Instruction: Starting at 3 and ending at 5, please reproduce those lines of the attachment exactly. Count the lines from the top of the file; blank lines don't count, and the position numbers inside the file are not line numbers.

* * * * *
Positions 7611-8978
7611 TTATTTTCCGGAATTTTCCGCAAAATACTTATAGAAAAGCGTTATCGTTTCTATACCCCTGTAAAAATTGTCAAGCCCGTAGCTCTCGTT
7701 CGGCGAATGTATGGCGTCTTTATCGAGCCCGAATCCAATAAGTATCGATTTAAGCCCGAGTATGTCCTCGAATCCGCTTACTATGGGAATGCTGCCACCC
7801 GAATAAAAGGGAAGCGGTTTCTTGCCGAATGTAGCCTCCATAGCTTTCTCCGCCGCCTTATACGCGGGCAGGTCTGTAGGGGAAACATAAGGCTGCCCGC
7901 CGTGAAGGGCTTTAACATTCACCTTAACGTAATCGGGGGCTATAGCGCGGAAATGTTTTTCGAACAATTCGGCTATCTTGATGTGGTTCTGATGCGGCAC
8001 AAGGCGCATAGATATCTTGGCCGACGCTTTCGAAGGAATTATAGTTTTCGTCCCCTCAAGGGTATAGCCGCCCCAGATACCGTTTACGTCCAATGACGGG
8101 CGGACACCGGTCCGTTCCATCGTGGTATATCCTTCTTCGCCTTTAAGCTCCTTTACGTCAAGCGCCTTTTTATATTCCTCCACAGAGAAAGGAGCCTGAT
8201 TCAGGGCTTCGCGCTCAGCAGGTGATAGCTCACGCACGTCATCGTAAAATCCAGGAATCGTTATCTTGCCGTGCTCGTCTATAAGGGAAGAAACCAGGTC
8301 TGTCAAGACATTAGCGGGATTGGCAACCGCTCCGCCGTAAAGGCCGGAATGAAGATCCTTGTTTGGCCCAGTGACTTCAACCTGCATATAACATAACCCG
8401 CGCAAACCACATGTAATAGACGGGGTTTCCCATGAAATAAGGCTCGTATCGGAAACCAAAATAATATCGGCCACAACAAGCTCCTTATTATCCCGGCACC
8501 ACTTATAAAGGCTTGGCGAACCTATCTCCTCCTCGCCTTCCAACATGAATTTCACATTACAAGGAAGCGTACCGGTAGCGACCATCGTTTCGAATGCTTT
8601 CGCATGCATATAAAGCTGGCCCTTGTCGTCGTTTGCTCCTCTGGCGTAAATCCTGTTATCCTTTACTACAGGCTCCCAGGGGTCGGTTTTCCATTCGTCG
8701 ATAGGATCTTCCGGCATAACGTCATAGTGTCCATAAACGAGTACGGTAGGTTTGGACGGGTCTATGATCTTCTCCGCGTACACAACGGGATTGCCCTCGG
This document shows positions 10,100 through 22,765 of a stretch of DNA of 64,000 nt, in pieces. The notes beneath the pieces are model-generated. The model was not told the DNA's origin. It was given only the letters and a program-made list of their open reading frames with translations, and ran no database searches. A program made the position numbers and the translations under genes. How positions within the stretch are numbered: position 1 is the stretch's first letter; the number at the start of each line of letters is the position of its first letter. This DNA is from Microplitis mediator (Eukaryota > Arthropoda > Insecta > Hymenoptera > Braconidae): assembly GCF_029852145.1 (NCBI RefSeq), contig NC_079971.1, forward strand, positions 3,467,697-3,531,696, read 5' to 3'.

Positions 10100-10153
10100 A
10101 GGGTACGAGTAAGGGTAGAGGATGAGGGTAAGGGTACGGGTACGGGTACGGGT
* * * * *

7701 CGGCGAATGTATGGCGTCTTTATCGAGCCCGAATCCAATAAGTATCGATTTAAGCCCGAGTATGTCCTCGAATCCGCTTACTATGGGAATGCTGCCACCC
7801 GAATAAAAGGGAAGCGGTTTCTTGCCGAATGTAGCCTCCATAGCTTTCTCCGCCGCCTTATACGCGGGCAGGTCTGTAGGGGAAACATAAGGCTGCCCGC
7901 CGTGAAGGGCTTTAACATTCACCTTAACGTAATCGGGGGCTATAGCGCGGAAATGTTTTTCGAACAATTCGGCTATCTTGATGTGGTTCTGATGCGGCAC